Report: Government-backed loans drove increase in delinquencies
An increase in delinquencies in government-backed Federal Housing Administration loans was probably the largest contributor to the overall pickup in national delinquencies during the second quarter, according to a report published Tuesday by analysts at investment bank Keefe, Bruyette & Woods.
As Times staff writer E. Scott Reckard reported Monday, the percentage of homeowners who have missed at least one mortgage payment has risen for the second straight quarter, according to a closely watched survey by the Mortgage Bankers Assn. That is a bad sign for the housing market and an indication of just how much homeowners are struggling to make their payments in the midst of a stubbornly bad economy.
Delinquency rates increased to 12.62% from 12.03% for FHA loans, outpacing the increase in the overall rate. The overall delinquency rate for loans on one- to four-unit residential properties increased to 8.44% on June 30, up from 8.32% on March 31. The delinquency rate was slightly lower at 8.12% in California, one of the states hit the earliest and hardest by the housing meltdown.
The KBW analysts, in their note, said that the uptick in FHA loan delinquencies was the largest driver of the overall rate. As FHA loans mature they will probably continue to push up the overall delinquency rate going forward, they said.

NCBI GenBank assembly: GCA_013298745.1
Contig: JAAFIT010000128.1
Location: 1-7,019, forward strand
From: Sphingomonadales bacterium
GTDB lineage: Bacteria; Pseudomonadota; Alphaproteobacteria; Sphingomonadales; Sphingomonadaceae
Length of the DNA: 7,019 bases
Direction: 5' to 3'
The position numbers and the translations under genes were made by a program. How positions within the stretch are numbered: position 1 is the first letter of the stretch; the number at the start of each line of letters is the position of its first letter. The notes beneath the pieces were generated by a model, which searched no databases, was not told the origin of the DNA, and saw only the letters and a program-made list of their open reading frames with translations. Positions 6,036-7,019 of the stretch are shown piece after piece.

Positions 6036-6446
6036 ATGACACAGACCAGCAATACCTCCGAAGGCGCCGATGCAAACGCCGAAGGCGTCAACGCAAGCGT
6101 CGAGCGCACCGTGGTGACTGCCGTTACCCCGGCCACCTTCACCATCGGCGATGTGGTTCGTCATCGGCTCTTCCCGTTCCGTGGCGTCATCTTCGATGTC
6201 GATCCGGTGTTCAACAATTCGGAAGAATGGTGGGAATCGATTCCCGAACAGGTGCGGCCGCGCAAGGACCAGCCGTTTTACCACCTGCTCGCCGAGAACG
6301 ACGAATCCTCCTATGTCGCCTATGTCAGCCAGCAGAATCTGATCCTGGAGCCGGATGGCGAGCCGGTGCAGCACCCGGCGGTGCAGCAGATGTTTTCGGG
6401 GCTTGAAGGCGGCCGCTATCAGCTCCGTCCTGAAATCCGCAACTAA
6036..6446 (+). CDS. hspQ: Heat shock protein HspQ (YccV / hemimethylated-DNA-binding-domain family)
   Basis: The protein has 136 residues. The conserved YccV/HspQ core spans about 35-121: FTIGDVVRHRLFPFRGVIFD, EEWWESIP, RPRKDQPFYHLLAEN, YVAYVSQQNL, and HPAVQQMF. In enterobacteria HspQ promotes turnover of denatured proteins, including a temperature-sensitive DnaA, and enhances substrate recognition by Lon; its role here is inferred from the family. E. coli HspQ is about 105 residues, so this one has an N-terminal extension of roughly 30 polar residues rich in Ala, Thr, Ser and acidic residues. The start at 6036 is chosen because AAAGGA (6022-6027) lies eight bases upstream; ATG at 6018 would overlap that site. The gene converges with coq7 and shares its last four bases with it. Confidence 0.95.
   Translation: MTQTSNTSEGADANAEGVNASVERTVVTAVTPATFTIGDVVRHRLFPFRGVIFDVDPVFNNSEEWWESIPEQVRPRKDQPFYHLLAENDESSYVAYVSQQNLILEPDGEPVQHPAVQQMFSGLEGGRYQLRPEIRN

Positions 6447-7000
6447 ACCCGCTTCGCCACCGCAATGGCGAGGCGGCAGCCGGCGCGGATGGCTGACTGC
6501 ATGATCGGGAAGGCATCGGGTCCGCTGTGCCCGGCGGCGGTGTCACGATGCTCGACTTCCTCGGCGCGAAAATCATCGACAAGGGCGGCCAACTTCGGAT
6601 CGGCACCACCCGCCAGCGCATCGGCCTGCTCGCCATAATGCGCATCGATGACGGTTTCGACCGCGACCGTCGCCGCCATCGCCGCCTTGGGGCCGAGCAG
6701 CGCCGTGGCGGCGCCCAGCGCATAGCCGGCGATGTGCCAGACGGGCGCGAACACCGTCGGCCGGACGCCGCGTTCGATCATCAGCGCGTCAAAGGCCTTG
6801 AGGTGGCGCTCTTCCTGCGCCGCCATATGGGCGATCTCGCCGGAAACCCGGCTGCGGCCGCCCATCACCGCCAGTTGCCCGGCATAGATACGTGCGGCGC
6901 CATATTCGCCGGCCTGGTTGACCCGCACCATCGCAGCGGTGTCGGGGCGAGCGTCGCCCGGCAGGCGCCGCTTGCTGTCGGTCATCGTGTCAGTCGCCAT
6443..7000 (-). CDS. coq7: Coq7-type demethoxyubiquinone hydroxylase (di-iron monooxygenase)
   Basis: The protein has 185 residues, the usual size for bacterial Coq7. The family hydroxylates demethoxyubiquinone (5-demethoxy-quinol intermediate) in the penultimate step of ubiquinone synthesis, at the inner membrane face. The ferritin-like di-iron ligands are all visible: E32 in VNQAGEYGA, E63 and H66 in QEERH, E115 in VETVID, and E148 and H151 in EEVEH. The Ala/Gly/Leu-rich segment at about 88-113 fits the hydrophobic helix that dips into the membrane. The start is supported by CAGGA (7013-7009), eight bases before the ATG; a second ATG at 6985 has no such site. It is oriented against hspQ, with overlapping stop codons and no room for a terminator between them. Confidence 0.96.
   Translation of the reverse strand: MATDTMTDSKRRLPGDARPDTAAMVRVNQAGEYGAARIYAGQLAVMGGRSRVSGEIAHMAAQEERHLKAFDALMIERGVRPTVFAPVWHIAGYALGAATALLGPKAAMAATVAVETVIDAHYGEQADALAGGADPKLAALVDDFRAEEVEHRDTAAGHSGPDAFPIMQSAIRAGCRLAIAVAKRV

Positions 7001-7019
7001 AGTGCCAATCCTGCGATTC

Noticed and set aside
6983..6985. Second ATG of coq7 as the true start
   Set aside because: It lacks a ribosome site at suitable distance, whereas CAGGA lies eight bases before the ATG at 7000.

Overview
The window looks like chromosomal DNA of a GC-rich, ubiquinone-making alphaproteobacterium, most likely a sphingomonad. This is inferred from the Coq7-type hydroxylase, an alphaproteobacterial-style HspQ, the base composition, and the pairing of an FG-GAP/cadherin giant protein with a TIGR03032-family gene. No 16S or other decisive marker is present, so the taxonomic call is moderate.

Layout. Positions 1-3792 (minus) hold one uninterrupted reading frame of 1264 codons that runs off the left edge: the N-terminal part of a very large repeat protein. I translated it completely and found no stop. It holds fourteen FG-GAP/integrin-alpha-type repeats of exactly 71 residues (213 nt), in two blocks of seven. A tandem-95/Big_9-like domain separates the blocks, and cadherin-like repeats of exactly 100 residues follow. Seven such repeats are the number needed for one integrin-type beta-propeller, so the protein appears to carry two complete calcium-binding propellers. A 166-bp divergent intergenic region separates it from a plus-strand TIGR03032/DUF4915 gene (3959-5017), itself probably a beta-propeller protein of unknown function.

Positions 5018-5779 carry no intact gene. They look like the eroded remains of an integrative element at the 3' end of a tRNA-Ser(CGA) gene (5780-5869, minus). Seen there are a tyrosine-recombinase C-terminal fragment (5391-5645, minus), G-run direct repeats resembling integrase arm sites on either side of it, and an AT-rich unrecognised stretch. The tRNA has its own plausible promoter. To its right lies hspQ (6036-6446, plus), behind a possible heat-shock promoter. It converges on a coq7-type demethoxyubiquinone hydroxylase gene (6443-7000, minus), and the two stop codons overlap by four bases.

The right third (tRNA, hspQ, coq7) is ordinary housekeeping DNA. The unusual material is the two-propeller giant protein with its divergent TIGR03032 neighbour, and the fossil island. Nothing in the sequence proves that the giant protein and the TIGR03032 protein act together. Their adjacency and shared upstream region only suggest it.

"We believe that the moderation in FHA loan growth will likely result in further increases in delinquencies on this portfolio which will likely push up the national averages,” the analysts wrote. “However, this credit risk resides with the government.”
The federal agency has significantly increased the number of loans it guarantees after the housing market started to stutter five years ago. The number of fixed-rate FHA loans approached nearly 6 million by the end of the second quarter of 2011, up from about 2.8 million in the third quarter of 2007, according to the KBW report.
-- Alejandro Lazo
Photo: From left, Housing and Urban Development Secretary Shaun Donovan, Treasury Secretary Timothy Geithner and Federal Deposit Insurance Corp. Chair Sheila Bair talk prior to President Obama delivering remarks about the home mortgage crisis in 2009, at Dobson High School in Mesa, Ariz.
Credit: AP Photo/Gerald Herbert